Mr Mahlangu seconded both Mr Grootboom and the Charperson. He appreciated the method utilised by the Chairperson, which was to have the junior staff brief the Committee on their concerns. During the interactions, the staff had said that the acting CEO or Caretaker, Ms Karabo Mbhele, was the main problem. Who appointed the acting CEO? Who disbanded the old recruits? Who should be responsible for bringing the organisation into disrupte? At the meeting, Mahlangu, he had learned that the caretaker CEO was pregnant and that she would soon be taking maternity leave. A follow up was needed to find out when she would have her baby and when she would be returning. Once returned she ought to be called and account to the Committee. Finally, he asked if the Committee could be expected to wait months whilst entity was bleeding.

Mr Mahlangu said that Mr Mbilini’s resignation was an interesting one. He might have resigned because he did not agree with the caretaker’s directives. The Committee should summon him about the cause of his resignation.

Mr M Rabotapi (DA) said that he was not part of the delegation that visited the PanSALB. Drawing on what he learned from members, it was apparent that there was a lack of leadership and that was a source of friction.

Ms Mogotsi pointed out that the lack financial management was the underlying problem. There was no audit report. Money was spent according to the wish of the CEO. How could it be said that a staff complement of 160 people was so big to manage? Did the National Treasury know about this? What did the Department of Arts and Culture do about this chaos? Why were there two labour unions representing workers? The Committee should thoroughly look into these issues, especially how the issue of labour unrest should be resolved. The Committee should note that when two unions fought, blood was shed because unions were aligned to political parties.  Therefore, the Committee should call all the concerned stakeholders and address them and tell them what the Committee wanted to see them doing.  First and foremost, the Department should be held accountable every time the Committee uncovered that an entity was not performing. The Department had the power to oversee an entity.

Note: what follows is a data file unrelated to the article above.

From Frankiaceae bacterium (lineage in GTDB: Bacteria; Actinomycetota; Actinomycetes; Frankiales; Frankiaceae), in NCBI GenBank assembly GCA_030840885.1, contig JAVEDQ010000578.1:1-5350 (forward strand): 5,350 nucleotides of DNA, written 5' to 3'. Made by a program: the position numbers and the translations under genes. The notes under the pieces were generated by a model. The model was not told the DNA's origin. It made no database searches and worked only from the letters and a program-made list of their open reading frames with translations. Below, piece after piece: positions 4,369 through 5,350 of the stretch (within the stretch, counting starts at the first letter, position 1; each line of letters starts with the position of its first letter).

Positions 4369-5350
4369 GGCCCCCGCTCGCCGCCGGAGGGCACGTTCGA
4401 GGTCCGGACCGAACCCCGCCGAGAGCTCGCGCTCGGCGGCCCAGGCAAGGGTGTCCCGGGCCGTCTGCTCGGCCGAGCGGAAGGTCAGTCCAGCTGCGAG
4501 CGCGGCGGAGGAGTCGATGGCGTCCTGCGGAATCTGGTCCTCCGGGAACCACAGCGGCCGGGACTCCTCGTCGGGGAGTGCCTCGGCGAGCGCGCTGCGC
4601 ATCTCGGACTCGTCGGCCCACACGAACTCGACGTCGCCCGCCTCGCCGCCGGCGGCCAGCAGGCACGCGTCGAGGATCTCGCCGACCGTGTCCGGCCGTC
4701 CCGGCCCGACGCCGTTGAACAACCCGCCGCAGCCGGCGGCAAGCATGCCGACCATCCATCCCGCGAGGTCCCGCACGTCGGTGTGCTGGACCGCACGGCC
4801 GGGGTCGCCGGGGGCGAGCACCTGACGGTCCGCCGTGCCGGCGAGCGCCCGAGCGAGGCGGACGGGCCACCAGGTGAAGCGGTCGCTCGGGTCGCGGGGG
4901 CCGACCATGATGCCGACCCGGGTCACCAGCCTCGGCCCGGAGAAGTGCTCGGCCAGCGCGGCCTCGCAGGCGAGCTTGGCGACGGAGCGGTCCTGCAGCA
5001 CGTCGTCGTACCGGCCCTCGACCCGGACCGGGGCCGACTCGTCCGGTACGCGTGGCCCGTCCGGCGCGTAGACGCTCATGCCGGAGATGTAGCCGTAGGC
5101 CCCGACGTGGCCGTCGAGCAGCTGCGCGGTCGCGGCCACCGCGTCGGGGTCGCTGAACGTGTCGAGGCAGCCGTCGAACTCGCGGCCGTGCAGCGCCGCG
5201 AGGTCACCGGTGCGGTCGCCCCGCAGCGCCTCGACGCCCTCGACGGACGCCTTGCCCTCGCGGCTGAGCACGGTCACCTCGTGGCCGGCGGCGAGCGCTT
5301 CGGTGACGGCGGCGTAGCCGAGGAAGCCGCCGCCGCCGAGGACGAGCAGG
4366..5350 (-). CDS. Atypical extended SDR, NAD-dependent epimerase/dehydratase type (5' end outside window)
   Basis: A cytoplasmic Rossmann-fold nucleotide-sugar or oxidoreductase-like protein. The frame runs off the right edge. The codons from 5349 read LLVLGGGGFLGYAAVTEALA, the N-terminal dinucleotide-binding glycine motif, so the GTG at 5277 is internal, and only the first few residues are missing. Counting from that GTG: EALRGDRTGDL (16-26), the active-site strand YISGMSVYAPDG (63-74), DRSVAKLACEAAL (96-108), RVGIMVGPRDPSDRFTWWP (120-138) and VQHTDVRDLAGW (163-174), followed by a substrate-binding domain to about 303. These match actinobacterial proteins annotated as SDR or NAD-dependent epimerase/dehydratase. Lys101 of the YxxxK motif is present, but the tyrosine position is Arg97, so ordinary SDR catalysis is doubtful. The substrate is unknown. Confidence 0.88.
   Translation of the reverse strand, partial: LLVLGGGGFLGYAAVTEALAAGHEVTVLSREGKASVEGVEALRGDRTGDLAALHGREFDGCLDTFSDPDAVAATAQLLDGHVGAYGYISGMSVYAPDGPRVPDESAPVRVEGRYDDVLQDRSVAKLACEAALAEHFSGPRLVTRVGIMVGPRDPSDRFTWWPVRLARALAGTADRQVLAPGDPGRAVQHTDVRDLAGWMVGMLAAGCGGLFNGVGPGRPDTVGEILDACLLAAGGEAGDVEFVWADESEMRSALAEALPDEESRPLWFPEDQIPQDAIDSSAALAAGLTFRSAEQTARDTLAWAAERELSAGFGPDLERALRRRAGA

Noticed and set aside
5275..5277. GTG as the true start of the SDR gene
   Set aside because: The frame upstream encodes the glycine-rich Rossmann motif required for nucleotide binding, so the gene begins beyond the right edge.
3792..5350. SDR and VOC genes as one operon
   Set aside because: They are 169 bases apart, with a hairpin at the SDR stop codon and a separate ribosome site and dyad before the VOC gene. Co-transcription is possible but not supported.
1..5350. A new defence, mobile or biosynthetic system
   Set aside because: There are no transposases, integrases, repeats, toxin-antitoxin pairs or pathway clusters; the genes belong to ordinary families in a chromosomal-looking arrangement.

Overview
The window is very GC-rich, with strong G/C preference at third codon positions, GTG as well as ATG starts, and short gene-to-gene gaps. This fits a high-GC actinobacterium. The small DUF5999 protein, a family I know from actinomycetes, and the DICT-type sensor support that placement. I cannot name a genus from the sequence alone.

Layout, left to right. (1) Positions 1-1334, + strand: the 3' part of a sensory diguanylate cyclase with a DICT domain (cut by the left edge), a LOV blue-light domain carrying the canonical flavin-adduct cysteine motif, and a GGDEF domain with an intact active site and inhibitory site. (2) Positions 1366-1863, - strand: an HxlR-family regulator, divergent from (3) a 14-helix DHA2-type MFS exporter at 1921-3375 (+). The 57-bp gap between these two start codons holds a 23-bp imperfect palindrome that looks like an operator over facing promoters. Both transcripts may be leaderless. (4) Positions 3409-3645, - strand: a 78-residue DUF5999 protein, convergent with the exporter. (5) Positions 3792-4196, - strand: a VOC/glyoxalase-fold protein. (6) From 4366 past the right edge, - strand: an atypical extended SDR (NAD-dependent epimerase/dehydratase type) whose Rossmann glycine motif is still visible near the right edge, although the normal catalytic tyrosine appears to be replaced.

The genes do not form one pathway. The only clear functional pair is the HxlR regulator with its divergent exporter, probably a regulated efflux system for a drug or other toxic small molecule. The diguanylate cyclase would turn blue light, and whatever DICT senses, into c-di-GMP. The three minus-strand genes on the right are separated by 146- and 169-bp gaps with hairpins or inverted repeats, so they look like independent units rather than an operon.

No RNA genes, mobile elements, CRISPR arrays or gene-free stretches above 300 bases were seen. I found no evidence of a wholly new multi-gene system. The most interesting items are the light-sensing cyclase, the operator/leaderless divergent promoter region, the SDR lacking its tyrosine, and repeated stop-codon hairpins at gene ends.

Mr T Makondo (ANC) said that the site visit was a painful experience. It was disappointing to see the government officials do as they pleased. The Committee’s visit was of necessary and did help. Mr Zwane and those who were in the leadership of the entity should be called to account. He blamed the Minister for allowing the entity to be run in the manner it was found. He agreed that the resignation of Mr Mbilini meant something and he should be called to brief the Committee. How could an organisation fire 50% of workforce without a justifiable explanation? He did not support the restructuring of the entity. A new team was needed.